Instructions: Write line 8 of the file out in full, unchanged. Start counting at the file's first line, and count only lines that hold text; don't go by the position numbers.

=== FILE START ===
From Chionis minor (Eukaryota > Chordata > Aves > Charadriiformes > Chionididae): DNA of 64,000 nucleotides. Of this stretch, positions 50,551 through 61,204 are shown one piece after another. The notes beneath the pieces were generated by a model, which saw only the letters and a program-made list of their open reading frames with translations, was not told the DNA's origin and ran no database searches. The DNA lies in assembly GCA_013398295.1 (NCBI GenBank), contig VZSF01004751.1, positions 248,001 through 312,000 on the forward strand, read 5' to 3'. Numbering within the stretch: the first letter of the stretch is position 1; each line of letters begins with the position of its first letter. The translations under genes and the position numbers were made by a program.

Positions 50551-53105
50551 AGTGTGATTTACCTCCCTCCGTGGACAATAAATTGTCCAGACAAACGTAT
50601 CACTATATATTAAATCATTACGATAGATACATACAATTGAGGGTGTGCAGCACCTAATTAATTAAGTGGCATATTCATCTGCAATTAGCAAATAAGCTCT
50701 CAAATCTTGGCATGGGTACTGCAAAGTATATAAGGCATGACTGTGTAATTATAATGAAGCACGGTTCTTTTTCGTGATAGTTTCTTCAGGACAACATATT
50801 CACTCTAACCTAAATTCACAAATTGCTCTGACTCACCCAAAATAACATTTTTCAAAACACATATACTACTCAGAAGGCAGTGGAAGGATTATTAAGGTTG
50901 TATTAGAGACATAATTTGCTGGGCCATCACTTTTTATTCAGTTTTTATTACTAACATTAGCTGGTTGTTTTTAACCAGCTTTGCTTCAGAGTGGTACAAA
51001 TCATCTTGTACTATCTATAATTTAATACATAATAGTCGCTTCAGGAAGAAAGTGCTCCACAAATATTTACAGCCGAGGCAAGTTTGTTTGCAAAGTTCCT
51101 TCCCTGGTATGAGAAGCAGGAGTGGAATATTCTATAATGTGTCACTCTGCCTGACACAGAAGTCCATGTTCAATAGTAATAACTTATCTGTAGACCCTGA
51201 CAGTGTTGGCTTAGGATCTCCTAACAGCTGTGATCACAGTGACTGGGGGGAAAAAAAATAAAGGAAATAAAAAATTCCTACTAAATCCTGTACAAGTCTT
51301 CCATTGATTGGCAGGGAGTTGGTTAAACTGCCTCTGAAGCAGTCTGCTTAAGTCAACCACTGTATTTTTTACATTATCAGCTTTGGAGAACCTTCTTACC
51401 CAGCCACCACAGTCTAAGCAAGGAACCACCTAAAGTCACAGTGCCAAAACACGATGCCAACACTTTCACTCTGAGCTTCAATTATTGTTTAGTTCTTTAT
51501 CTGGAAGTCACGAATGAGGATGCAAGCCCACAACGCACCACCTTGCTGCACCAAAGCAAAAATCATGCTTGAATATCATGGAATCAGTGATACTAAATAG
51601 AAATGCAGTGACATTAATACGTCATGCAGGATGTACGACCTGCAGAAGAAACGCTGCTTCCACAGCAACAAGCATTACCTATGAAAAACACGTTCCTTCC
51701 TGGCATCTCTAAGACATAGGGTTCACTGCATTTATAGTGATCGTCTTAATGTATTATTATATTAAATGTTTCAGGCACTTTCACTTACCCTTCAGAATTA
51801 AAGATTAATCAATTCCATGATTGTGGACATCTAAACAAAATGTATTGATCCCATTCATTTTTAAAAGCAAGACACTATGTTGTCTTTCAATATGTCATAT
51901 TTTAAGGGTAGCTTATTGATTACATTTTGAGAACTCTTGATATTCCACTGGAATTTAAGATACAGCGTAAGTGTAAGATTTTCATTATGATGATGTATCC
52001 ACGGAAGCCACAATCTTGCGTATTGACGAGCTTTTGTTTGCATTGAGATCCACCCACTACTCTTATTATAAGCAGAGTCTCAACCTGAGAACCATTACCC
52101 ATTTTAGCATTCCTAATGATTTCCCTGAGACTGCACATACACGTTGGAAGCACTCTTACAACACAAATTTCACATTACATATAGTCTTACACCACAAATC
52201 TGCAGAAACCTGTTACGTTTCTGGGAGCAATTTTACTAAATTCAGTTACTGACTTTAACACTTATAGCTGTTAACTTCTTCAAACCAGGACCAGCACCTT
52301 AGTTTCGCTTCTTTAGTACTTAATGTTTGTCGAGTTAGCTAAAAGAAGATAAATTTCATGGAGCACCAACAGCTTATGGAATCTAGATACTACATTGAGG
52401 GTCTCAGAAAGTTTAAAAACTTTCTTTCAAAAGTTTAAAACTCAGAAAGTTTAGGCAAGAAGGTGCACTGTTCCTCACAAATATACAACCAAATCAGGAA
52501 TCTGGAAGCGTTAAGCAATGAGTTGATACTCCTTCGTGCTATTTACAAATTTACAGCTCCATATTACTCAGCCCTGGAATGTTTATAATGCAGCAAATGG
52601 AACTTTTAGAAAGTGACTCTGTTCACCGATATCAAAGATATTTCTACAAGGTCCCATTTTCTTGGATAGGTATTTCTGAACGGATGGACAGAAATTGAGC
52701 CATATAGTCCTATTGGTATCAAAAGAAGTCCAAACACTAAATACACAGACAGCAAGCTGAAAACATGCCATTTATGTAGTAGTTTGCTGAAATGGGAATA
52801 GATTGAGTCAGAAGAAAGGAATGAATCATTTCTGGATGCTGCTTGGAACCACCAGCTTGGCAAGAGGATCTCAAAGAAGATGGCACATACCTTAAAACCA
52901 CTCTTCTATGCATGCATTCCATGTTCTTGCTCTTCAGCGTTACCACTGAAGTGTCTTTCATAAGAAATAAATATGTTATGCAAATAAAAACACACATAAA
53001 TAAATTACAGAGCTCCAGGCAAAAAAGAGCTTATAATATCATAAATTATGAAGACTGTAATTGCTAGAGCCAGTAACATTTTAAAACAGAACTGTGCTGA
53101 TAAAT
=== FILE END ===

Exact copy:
51001 TCATCTTGTACTATCTATAATTTAATACATAATAGTCGCTTCAGGAAGAAAGTGCTCCACAAATATTTACAGCCGAGGCAAGTTTGTTTGCAAAGTTCCT